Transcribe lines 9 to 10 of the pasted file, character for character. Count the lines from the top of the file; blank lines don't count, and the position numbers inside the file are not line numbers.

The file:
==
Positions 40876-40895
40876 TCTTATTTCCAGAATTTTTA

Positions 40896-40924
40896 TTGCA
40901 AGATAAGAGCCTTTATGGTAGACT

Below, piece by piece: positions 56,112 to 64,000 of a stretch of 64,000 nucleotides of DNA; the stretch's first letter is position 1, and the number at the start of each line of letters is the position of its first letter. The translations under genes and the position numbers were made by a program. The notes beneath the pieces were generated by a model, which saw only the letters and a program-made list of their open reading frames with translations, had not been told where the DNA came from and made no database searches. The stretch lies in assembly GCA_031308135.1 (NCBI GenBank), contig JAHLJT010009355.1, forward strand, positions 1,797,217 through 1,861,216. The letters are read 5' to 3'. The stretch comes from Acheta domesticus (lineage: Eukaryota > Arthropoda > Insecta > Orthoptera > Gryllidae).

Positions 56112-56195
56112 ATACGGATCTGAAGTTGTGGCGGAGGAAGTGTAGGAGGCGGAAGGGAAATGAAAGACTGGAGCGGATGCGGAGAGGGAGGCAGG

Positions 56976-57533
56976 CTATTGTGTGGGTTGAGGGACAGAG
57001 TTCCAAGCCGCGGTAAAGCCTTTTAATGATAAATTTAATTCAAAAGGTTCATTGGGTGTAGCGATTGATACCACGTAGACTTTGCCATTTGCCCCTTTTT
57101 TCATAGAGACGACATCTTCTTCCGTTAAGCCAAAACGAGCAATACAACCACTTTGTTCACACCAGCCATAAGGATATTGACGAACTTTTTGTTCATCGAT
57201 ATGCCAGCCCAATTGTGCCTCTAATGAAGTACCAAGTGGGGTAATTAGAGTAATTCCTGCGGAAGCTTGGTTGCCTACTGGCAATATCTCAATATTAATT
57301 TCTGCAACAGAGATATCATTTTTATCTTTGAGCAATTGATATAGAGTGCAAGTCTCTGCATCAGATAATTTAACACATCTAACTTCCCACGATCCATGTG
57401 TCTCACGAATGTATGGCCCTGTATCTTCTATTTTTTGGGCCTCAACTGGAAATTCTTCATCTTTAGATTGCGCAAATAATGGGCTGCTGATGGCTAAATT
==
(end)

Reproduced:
Positions 56976-57533
56976 CTATTGTGTGGGTTGAGGGACAGAG